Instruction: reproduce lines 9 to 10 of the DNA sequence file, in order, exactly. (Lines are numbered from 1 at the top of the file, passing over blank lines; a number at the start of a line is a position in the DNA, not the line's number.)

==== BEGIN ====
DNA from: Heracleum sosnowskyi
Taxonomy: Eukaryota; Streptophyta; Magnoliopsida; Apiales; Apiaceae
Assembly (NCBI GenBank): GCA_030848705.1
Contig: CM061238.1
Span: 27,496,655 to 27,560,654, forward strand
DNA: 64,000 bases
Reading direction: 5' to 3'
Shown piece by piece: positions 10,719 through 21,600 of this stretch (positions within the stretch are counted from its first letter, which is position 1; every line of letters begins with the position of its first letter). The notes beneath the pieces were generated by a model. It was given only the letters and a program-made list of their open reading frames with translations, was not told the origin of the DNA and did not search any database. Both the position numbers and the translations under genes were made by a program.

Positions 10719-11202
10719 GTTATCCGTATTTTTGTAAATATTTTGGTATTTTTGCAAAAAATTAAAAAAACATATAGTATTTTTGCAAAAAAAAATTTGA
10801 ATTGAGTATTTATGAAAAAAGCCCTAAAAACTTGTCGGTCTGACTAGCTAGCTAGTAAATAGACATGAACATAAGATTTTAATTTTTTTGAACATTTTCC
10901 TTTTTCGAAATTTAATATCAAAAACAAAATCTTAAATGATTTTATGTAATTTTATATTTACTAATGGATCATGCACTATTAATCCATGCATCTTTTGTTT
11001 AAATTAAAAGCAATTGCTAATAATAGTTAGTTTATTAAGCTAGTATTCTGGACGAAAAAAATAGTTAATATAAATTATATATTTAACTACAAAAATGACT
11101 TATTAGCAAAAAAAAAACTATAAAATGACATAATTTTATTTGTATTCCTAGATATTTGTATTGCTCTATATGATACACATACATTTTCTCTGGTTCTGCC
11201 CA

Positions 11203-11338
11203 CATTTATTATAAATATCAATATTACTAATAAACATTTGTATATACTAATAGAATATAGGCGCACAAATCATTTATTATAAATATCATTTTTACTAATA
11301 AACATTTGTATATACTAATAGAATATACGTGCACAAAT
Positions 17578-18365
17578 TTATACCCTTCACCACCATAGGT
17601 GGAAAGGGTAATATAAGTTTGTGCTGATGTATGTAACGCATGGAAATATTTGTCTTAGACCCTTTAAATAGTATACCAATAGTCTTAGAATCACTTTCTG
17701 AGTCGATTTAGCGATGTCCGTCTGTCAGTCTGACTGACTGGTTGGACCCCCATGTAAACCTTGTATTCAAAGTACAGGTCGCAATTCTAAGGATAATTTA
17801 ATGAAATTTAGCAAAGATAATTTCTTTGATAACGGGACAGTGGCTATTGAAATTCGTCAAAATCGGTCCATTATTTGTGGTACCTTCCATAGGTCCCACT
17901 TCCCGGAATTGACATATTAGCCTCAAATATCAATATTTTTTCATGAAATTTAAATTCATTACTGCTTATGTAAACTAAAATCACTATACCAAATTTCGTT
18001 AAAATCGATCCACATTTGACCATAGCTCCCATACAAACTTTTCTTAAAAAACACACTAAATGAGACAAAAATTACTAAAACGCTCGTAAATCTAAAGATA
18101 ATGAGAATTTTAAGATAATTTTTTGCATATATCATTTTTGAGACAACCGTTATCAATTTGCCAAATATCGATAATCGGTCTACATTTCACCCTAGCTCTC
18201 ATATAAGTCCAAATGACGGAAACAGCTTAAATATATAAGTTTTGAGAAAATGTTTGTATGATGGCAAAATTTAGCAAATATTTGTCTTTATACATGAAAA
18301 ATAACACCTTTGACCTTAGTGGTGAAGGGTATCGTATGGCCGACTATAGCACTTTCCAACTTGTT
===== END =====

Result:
Positions 10719-11202
10719 GTTATCCGTATTTTTGTAAATATTTTGGTATTTTTGCAAAAAATTAAAAAAACATATAGTATTTTTGCAAAAAAAAATTTGA